SA wonder teens land self-built plane safely in Cairo

By K24Tv Team On Wed, 10 Jul, 2019 10:47 | 2 mins read
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     The four-seater Sling 4 plane was assembled by a group of 20 students from vastly different backgrounds.

    Another Sling 4 plane, flown by professional pilots, accompanied the teen flyers, whose goal was to give motivational talks for other teenagers along the way.

    Their basic pilot’s licences presented a further challenge as they only allow flying at a height where the ground is still visible.

    The two pilots encountered a problem with one of their avionic systems about an hour into Egyptian airspace.

Cape Town, Tuesday

An aircraft built by South African teenagers has successfully landed in Egypt three weeks after it set off from Cape Town.

 The four-seater Sling 4 plane was assembled by a group of 20 students from vastly different backgrounds.

The crew landed in Namibia, Malawi, Ethiopia, Zanzibar, Tanzania and Uganda during the 12,000km trip.  Pilot Megan Werner, 17, founder of U-Dream Global project, said she was thrilled by the accomplishment.

Shared duties

“I’m so honoured to have made a difference around the continent at the places we’ve stopped. The purpose of the initiative is to show Africa that anything is possible if you set your mind to it,” she said.

Another Sling 4 plane, flown by professional pilots, accompanied the teen flyers, whose goal was to give motivational talks for other teenagers along the way.

The teenagers built the aircraft in three weeks from a kit manufactured in South Africa by the Airplane Factory. Construction included assembling thousands of small parts.

Megan’s father, Des Werner, a commercial pilot, said it would normally take 3,000 man hours to assemble a Sling 4. Megan said the impressive feat has had its challenges.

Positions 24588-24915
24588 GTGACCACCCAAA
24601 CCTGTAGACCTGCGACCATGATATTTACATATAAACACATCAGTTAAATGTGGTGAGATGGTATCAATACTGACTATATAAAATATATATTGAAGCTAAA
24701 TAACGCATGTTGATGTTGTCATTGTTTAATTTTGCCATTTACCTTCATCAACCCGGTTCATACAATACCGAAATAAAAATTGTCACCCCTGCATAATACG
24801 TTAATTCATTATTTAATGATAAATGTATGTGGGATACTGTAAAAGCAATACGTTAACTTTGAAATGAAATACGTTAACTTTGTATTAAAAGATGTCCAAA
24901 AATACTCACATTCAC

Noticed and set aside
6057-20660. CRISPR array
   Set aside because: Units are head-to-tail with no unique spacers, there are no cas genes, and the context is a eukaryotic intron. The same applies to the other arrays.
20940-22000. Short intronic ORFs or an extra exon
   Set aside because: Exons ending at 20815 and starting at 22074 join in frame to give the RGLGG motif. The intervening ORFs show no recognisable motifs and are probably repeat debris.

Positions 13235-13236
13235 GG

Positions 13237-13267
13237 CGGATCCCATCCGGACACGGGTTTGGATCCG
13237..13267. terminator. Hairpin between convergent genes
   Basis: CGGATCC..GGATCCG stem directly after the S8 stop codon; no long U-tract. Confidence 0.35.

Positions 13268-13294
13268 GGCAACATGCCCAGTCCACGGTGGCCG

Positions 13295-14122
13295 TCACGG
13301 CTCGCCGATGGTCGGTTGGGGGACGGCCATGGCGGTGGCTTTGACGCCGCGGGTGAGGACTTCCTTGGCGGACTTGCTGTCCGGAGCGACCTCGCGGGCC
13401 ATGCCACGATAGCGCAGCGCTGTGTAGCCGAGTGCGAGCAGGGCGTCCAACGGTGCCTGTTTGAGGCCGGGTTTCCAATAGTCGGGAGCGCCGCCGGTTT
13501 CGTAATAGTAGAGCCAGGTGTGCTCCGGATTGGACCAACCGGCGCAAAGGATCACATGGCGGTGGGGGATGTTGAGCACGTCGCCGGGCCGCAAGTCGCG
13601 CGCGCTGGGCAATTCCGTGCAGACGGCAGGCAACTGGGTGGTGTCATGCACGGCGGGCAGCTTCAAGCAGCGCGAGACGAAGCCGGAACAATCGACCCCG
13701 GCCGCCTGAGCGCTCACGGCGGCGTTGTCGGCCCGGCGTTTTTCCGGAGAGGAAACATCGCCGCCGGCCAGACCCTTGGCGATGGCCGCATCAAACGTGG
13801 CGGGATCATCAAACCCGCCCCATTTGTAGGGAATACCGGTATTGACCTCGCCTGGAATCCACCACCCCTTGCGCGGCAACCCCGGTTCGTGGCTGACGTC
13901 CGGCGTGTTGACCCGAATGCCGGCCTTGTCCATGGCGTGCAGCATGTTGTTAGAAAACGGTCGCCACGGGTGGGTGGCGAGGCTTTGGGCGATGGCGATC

In the Ethiopia’s capital, Addis Ababa, they could not get fuel. “When we eventually got it, the support aircraft started leaking fuel so they couldn’t fly with us and only two people—Driaan van den Heever, the safety pilot, and I—carried on,” she said.

“We were concerned about flying across Sudan because of the political unrest in the country,” she added.

Megan was one of six in the group to have obtained a pilot’s licence, and the six shared flying duties in their silver aircraft, which is emblazoned with maps of Africa and sponsors’ logos on both wings.

Their basic pilot’s licences presented a further challenge as they only allow flying at a height where the ground is still visible. The last leg, from Addis Ababa to Cairo via Aswan, tested the pilots’ mettle.

Loose connection

“Driaan and I flew alone for 10 hours, without the support aircraft, so it was two teenagers, with no support,” Megan said.

The two pilots encountered a problem with one of their avionic systems about an hour into Egyptian airspace. They decided it would be better to land at the closest domestic airport in Cairo, instead of the international airport as planned.

“That created a little chaos but it was done in the interest of safety,” Des Werner said.

“In the end it was just a loose connection which they sorted out but the bureaucratic process took a while to sort out because they had to complete a report,” he added.

“When we landed in Egypt the authorities wanted to arrest us, take our passports and licences but luckily after about four hours, everything was sorted out and we carried on to Aswan and then Cairo and it was a really awesome feeling,” said Megan.  – BBC